A twitterstorm and tabloid misogynoid (coined by BBC Radio 4 Dead Ringers as a new alien species) tantrum over Jodie Whittaker (ITV’s Broadchurch) being appointed the new female Doctor Who led to much online discussion and an interview on Victoria Derbyshire (BBC2) and BBC World channels.
— Victoria Derbyshire (@VictoriaLIVE) July 17, 2017
I imagined I’d been invited on to advise Jodie on transitioning but it turns out the BBC wanted me because I was a Doctor Who fan and were blind to my own gender regeneration!
Doctor Who – Time to Change Doctor (2015)
Produced as a futuristic mental health campaigning awareness video for Time to Change, the short film portrays a freshly regenerated Doctor Who arriving on a future Earth in 2084 to witness changes to society and how mental health conditions are treated and accepted.
Created from start to finish in 4hrs by amateur activists rather than actors including writing the script in an hour, barely learning lines and enjoying the hospitality of BBC Voices facilities, green screen, and the use of BBC Radio Norfolk’s TARDIS. The film then enjoyed nearly a week in editing, with BBC staff adding effects, before being shown at the Time to Change celebration in Birmingham, UK, in February 2015. I’m also appreciative of my co-stars Terry Haggerty and Esther Lemmens who humoured my messianic narcissistic tendencies and fondness, like Tom Baker, for jelly babies! Best out-take from Terry “You’re the breast, Doctor”!
Many thanks to the BBC for the use of their facilities, effects and staff. All clips, effects used with permission. Thanks also for the permissions from the builder and owner of the TARDIS too. We are very grateful to all those involved and the time they put in to help see change in 2015, not just that imagined in 2084.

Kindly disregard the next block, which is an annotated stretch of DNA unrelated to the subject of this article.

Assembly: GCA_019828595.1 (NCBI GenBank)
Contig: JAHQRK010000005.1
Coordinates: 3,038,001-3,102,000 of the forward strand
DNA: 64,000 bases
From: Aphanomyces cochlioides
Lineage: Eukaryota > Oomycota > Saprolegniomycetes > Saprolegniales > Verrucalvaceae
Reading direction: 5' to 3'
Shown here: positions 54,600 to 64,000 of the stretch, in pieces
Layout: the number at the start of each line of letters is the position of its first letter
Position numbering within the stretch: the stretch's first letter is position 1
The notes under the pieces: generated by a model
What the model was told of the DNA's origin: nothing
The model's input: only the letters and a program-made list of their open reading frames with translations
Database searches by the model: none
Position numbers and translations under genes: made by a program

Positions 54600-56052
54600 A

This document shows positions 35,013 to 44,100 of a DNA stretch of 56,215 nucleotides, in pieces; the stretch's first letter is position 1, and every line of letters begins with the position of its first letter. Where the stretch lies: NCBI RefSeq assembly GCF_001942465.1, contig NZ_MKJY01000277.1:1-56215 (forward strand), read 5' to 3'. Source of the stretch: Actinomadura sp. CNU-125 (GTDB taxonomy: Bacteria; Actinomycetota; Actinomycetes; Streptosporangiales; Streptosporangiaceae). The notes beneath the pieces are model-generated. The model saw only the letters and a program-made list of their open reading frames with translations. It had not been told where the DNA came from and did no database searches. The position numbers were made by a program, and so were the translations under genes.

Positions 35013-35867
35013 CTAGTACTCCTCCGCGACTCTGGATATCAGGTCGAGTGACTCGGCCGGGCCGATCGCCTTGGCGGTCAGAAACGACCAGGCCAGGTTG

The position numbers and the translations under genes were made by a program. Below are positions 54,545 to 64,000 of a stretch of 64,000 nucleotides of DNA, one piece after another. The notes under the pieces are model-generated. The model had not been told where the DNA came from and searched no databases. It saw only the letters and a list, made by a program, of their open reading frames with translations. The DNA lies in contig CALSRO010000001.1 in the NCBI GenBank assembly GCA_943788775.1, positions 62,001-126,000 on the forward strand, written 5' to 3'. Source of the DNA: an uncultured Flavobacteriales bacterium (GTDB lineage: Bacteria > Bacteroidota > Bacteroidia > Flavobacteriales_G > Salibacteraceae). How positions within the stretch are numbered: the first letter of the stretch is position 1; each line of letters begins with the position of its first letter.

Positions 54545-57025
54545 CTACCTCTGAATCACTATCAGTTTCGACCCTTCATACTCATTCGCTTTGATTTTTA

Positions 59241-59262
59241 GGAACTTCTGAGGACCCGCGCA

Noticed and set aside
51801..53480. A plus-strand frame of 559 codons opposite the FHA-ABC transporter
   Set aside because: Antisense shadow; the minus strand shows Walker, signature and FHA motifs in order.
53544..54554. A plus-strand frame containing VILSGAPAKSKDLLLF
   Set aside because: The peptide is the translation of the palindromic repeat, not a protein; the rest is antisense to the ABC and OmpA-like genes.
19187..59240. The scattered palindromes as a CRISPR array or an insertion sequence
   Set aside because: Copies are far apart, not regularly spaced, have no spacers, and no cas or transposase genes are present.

If the BBC needs a new Doctor Who at any point, and one who solves the dilemma of how the Doctor can come back as a woman, then I have and am the solution!
“More of a transformation than a regeneration!”
I promise to be diverse, flirt more than Captain Jack with people of all genders and alien species, and maintain the messianic megalomaniac profile of the Doctor!
Damn, they gave the job to Jodie (see above)!
TEDx at UEA “Do Different” (2018)
My scariest filmed moment to date was finally doing my first TEDx talk on “Being Different, Being Yourself“. I actually love public or political speaking, TV and radio appearances, but for some reason sitting through 10 other TED-talkers before mine – the last of the day, was nerve-wracking. This was probably because I was rewriting mine until 20mins beforehand, which kinda features in my talk since authenticity for someone such as me means being in the moment, and for mental wellbeing reasons, taking life one day at a time. Indeed, Richard Sheridan, in 1777, was still writing the play, The School for Scandal‘s lines as its performance started! So prepping a talk several weeks ahead meant that by the day of it, I had already moved on in what I wanted to say. Hence, there’s a mixture of prepared, read and spontaneous reflection in my “Being yourself means being naked, raw and vulnerable” (referencing Carl Rogers) talk.